I imagine most cisgender women have occasionally felt fearful when alone in a public restroom. What if a creepy stalker slips in the room? What if my life turns Criminal Minds-ey while I’m sitting here vulnerable with my pants down?
Imagine feeling unsafe every time you used one, for myriad valid reasons.
As you’ve probably heard, Kansas lawmakers recently introduced a pair of bills that would keep transgender students from using restrooms that match their gender in public schools and universities statewide. Worst yet, anyone who saw someone transgender in the restroom could sue the school for $2,500. North Carolina also began pushing these “bathroom bills.”
Last week, I had the pleasure of chatting with Casey, a non-binary trans parent and blogger who lives in Boston with their 6-year-old, Roozle. I’ve adored Casey’s work and advocacy for some time, and fell harder for them when I spotted their new Instagram account: @wejustneedtopee.
I loved everything Casey had to say, particularly this, about their @wejustneedtopee campaign:
“…I wanted to encourage cis allies to go up to restaurants and ask them if they have a neutral bathroom for someone to use, for anyone to use. I want cis people to start using those bathrooms and thank business owners for having them, so that when I show up there, and I ask them if there’s a bathroom safe for me, they’ve already had that conversation. They don’t have to just have it with me, when I’m probably freaking out a little bit, and scared. That felt like the way to turn this around and get a little bit more support from cis allies and it was a way to focus that energy that I was feeling so horrible about.”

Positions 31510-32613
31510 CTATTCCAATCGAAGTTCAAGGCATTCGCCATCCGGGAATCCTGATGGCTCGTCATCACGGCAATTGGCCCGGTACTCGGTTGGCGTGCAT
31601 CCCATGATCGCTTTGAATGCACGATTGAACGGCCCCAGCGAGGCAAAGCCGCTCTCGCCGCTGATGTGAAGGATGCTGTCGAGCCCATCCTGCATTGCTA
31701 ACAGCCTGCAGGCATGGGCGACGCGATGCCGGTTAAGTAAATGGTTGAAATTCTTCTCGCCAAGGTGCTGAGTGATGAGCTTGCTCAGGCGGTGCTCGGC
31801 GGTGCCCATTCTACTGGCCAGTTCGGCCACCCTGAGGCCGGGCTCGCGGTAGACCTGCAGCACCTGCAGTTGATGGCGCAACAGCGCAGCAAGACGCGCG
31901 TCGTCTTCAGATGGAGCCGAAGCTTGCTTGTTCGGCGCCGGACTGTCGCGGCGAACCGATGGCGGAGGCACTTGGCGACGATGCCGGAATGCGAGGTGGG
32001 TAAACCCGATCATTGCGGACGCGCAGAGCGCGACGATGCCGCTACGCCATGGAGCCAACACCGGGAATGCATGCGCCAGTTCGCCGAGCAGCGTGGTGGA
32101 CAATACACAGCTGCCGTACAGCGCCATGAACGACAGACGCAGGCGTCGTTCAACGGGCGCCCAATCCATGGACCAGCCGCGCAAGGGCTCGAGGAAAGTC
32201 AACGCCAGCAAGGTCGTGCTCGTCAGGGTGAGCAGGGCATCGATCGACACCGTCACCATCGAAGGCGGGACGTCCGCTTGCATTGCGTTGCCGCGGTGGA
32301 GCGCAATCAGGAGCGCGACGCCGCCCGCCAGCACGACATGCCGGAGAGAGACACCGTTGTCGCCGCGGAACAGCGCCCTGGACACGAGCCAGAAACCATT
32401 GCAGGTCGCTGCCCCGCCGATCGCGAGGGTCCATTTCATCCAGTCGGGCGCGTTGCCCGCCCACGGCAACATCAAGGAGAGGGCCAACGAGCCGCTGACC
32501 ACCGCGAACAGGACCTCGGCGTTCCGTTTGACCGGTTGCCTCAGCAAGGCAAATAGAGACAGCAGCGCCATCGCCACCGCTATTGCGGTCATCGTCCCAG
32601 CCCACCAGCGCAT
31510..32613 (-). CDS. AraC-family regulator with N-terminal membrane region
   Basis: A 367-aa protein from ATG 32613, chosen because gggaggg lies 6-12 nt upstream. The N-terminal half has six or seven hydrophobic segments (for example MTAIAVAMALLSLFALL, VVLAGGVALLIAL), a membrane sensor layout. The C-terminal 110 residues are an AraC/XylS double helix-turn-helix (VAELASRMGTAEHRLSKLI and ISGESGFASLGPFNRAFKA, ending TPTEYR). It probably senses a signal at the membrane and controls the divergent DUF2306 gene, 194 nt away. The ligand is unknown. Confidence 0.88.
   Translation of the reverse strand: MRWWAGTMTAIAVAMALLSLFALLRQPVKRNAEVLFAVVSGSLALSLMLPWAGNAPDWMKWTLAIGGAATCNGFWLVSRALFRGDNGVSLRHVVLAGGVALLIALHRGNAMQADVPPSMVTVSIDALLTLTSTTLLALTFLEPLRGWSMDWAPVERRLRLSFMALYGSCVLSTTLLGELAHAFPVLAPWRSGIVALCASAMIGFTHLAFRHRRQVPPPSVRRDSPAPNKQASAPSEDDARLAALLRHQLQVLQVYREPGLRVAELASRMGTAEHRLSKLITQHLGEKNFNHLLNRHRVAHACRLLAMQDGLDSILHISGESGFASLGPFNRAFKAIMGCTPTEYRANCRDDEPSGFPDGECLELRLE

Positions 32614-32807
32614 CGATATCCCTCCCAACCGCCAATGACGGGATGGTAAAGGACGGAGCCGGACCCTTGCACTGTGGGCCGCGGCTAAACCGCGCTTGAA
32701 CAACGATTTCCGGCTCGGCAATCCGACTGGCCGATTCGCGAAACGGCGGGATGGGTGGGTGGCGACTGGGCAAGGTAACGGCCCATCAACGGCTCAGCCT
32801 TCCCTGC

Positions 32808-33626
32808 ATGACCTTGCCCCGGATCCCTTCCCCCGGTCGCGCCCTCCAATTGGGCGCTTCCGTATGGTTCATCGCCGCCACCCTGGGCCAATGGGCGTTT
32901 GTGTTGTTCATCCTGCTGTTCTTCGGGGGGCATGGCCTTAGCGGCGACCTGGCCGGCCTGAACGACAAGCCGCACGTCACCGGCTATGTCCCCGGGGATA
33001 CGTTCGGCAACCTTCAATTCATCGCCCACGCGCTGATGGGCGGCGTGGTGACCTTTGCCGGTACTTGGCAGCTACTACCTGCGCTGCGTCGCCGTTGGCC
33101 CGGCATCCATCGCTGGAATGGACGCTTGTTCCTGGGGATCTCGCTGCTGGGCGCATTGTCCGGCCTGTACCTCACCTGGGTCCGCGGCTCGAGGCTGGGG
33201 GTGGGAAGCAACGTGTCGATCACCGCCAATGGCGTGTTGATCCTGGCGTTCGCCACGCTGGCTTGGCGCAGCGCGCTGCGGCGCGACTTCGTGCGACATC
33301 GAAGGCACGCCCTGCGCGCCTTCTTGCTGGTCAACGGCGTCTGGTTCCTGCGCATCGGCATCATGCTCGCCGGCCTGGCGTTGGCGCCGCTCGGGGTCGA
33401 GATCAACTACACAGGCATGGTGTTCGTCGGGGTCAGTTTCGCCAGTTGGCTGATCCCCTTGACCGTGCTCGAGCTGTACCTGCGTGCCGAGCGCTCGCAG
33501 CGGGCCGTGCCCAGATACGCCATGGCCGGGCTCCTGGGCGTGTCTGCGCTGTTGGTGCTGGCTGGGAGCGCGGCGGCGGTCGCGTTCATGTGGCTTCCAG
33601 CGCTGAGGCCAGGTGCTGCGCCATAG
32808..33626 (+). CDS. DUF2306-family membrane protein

To listen to our full conversation, hop over to iTunes or Stitcher Radio, or click play below. The segment plays in the first 15 minutes.
What did you think of our chat? If you’re cisgendered, will you support trans people by asking about neutral bathrooms? As always, I welcome your respectful thoughts!
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I’m a Libertarian who wants everyone to be able to do their business in a way that’s comfortable to them. I’ve always felt three unisex restrooms in a row is the way to go. Love this idea!
August McLaughlin says
Cheers, Eli. Thanks for the support!
Piper Bayard says
Who ever thought that where people pee would be such an issue?